Amos Lee scored an unexpected commercial hit when his 2011 project Mission Bell debuted at No. 1 on the all-genre Billboard Top 200 the week it was released. How does the 36-year-old Pennsylvania native follow up the biggest hit of his career? Well, by switching up many of the most fundamental aspects of the recording process, of course.
For his latest offering, Mountains of Sorrow, Rivers of Song, which is available now, Amos headed to Nashville to record in a new city with a new producer. Working with in-demand producer Jay Joyce (Eric Church, Little Big Town), Amos also brought his touring band along to support him on record for the first time. The result is a wonderfully atmospheric 12-song collection blending Appalachian folk with classic soul and singer/songwriter introspection.
Mountains of Sorrow, Rivers of Song gets its title from an acoustic ballad on the album’s back half. A guest at the legendary Levon Helm’s famed Midnight Ramble jam sessions, Amos notes that the title-track was inspired by the late drummer. Supported by Patty Griffin’s touching harmonies and Jerry Douglas’ virtuoso dobro (Jerry plays on many of the album’s pieces), “Mountains of Sorrow” provides insight for the overall project. Full of Americana poetry, Amos continually makes deliberate and contemplative lyric choices to bend around sweet folk melodies with an eye for exploring new sounds.
Jay Joyce has gained a reputation for employing atmospheric, avant-garde and even psychedelic nuances when working with artists in the studio. This project is no different as tunes like “Stranger” come out like a sonic concoction of psychedelic, bluegrass and Honky Tonk. “Tricksters, Hucksters and Scamps,” telling a seedy story in old school pro boxing, thrives with fuzzed out guitar and throwback rhythms. Amos’ voice is easy and natural, never forced, in order to emphasize the characters in his songs as well as its overall vibe. The hard times found in the melancholy “Johnson Blvd” or the palpable loneliness of the traditional country number “Dresser Drawer” are brought to life by the charred timbres of his weathered voice.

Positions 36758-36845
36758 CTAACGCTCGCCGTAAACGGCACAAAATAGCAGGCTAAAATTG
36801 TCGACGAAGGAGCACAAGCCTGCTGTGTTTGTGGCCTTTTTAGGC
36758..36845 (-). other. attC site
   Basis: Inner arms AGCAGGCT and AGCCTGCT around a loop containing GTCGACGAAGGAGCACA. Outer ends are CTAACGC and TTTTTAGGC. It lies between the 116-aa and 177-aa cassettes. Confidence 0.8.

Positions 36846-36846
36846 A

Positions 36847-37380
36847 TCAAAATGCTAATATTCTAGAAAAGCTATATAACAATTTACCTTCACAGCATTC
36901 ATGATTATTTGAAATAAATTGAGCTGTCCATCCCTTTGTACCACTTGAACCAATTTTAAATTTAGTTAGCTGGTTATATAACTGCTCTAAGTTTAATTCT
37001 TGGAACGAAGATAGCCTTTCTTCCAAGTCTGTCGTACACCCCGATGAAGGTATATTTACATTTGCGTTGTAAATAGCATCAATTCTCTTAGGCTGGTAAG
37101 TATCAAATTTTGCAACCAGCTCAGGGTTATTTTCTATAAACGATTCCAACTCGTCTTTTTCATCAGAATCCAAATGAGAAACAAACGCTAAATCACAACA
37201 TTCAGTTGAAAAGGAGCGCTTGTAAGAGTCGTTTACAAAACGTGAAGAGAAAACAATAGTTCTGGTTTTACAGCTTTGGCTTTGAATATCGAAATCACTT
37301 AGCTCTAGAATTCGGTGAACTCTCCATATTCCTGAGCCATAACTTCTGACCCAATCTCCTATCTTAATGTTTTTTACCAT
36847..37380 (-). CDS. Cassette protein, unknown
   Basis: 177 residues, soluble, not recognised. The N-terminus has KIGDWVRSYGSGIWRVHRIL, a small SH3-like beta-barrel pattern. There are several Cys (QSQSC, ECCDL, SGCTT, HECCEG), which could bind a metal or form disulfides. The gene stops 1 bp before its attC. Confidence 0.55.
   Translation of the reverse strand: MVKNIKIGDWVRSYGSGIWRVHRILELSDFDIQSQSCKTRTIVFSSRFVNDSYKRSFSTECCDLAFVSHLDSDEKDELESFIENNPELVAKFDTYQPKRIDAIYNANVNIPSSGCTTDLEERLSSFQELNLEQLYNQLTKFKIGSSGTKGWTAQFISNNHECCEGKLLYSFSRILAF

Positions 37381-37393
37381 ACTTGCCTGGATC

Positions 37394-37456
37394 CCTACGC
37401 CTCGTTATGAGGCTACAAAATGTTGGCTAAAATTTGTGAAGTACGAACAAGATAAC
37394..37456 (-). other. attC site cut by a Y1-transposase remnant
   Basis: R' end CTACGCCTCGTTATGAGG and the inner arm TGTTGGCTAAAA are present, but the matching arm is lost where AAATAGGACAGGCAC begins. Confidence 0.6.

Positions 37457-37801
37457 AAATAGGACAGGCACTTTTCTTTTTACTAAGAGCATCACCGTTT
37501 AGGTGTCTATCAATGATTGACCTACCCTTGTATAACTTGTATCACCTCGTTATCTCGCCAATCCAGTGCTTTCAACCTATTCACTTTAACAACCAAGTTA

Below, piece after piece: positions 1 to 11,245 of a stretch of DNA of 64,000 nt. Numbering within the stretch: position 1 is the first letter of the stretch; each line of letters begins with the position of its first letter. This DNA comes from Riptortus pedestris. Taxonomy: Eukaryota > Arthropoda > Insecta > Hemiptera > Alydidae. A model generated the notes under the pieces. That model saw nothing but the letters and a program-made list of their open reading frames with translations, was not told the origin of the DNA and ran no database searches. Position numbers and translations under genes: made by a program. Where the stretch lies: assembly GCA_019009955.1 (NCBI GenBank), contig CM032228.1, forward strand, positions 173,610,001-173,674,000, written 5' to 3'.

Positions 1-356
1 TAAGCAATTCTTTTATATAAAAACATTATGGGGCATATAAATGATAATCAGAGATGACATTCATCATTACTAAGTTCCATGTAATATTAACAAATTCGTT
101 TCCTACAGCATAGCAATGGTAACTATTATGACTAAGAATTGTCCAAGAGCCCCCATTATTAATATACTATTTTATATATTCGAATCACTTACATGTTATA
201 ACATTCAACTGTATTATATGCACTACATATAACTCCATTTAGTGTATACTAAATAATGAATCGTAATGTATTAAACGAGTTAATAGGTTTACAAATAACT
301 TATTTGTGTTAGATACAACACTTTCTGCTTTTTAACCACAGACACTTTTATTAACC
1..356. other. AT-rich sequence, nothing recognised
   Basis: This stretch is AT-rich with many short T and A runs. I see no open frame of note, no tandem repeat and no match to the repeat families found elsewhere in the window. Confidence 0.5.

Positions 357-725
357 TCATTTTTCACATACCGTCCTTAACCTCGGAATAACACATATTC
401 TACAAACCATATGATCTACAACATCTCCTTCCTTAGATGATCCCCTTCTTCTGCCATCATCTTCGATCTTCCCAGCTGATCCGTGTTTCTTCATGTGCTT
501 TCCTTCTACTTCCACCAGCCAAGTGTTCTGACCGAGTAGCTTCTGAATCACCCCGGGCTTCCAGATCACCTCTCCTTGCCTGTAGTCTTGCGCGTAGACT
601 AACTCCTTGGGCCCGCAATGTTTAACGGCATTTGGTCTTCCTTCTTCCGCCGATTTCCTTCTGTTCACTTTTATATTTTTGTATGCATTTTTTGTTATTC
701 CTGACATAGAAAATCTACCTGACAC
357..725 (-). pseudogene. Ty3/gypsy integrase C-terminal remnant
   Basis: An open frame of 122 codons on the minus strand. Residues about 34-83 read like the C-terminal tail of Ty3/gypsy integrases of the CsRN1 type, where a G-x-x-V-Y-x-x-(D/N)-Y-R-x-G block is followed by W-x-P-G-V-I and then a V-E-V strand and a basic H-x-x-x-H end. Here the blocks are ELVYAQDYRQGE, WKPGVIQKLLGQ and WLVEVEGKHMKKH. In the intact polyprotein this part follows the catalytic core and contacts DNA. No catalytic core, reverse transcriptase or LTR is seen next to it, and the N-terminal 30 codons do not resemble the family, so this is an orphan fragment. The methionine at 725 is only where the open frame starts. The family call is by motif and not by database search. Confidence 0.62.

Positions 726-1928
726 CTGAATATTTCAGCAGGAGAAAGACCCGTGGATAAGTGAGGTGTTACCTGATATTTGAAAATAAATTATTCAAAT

Amos’ performance is deeply soulful while recalling artists such as Bill Withers. The stunning “Chill In The Air,” featuring harmonies from Alison Krauss, plays to acoustic guitars and mandolin while fleeting notes vanish into the song’s rich ambiance. A song about hurt and loss, Amos sings, Look at the bright side, you get a new life, to the one he has no choice but to leave behind. Even on the funky “High Water,” which bangs open to heavy drums reminiscent of Led Zeppelin’s “When The Levee Breaks,” Amos’ arresting delivery cuts right through distorted vocal effects. The deep desire in the retro/R&B “The Man Who Wants You” or the longing wrapped up tight in his vibrato on the descending “Loretta” continually provide striking depth.
For all the modern sounds or wild psychedelic arrangements, the project remains a clear roots-driven album. The closer, “Burden,” is quintessential singer/songwriter folk and the banjo-lead “Plain View” is traditional country at its core. Amos’ willingness to experiment with tradition is exciting and fresh on Mountains of Sorrow, Rivers of Song while also demonstrating that this exceptionally talented artist is willing to take chances and pushes to evolve.
Key Tracks – “Chill In The Air,” “Stranger,” “High Water,” “Mountains Of Sorrow”